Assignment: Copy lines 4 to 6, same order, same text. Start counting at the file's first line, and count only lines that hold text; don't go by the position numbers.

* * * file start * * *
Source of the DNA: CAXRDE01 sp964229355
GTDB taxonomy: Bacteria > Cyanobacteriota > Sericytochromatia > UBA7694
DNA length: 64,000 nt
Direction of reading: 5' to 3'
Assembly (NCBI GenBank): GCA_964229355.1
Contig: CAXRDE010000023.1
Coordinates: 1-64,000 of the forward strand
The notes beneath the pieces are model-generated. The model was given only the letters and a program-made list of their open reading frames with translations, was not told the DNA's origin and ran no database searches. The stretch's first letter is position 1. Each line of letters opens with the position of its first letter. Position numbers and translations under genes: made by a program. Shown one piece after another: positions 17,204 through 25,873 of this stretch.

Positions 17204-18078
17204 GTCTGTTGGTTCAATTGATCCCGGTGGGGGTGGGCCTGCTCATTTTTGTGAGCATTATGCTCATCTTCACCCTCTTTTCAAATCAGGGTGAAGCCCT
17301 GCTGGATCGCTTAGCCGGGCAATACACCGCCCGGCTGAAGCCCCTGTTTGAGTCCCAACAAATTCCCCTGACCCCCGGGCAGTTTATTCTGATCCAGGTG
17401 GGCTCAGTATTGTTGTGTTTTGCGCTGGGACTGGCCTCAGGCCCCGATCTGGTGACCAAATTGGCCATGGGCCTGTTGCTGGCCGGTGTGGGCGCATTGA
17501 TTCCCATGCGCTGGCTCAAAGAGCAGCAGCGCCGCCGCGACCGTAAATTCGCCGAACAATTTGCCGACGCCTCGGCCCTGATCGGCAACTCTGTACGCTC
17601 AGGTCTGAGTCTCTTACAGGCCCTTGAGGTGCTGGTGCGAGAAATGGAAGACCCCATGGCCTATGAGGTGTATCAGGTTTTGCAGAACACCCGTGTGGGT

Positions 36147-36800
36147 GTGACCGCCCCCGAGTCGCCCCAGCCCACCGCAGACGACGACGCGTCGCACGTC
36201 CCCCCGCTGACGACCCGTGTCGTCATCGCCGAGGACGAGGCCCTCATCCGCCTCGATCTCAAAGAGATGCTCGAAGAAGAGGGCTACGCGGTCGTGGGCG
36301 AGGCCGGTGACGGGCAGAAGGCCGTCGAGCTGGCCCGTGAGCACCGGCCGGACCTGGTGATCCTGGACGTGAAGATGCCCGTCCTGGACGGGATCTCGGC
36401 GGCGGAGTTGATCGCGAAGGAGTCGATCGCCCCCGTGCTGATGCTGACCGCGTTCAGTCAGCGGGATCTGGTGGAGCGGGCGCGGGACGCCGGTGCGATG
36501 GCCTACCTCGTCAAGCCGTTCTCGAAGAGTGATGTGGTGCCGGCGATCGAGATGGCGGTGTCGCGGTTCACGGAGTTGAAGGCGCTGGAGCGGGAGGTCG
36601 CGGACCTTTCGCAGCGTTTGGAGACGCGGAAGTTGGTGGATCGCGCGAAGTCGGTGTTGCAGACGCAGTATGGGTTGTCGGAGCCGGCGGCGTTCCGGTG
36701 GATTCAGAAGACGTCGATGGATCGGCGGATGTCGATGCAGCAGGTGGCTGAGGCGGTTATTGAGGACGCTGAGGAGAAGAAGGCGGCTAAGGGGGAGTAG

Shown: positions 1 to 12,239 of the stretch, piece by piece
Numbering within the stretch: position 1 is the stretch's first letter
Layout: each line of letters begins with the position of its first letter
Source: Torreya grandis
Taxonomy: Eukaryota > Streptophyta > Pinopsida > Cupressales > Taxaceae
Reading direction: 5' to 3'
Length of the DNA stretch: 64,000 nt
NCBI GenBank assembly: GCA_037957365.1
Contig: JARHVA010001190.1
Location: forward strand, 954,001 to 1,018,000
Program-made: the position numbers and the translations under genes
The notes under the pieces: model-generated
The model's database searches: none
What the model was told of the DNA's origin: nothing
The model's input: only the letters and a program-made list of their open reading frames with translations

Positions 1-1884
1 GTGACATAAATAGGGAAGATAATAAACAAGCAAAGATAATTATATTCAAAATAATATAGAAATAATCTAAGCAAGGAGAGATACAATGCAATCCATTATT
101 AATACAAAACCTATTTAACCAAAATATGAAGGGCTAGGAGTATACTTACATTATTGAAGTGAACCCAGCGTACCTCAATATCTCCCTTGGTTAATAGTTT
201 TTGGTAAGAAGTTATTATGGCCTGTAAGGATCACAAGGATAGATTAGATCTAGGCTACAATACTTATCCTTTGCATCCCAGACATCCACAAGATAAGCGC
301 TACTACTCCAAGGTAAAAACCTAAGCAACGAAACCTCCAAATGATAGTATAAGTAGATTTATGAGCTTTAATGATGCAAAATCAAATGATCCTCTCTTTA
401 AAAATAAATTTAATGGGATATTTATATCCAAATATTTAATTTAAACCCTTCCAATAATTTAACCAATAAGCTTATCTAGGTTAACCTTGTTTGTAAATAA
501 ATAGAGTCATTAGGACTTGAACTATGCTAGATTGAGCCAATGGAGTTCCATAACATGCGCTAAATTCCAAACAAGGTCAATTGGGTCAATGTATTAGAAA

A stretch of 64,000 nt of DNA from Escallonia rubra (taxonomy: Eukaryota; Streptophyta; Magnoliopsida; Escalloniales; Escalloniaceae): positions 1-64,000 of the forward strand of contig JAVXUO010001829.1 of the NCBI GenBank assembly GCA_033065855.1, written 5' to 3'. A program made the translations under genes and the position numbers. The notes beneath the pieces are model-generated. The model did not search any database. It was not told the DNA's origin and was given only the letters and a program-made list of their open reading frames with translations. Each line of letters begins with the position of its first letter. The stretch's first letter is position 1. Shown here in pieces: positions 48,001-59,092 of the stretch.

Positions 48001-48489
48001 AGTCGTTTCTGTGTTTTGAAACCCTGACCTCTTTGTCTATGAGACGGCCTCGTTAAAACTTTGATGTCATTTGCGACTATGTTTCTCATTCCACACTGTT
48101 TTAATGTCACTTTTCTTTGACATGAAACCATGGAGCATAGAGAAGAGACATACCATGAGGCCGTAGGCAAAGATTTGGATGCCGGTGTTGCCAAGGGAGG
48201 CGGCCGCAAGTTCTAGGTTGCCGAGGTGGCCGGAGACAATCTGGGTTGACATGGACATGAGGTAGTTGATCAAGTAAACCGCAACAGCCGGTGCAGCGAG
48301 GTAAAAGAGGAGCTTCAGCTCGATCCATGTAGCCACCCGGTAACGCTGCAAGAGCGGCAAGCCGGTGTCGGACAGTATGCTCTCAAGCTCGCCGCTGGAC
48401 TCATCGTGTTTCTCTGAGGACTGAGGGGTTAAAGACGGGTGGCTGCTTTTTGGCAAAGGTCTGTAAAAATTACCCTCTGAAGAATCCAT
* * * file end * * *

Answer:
Direction of reading: 5' to 3'
Assembly (NCBI GenBank): GCA_964229355.1
Contig: CAXRDE010000023.1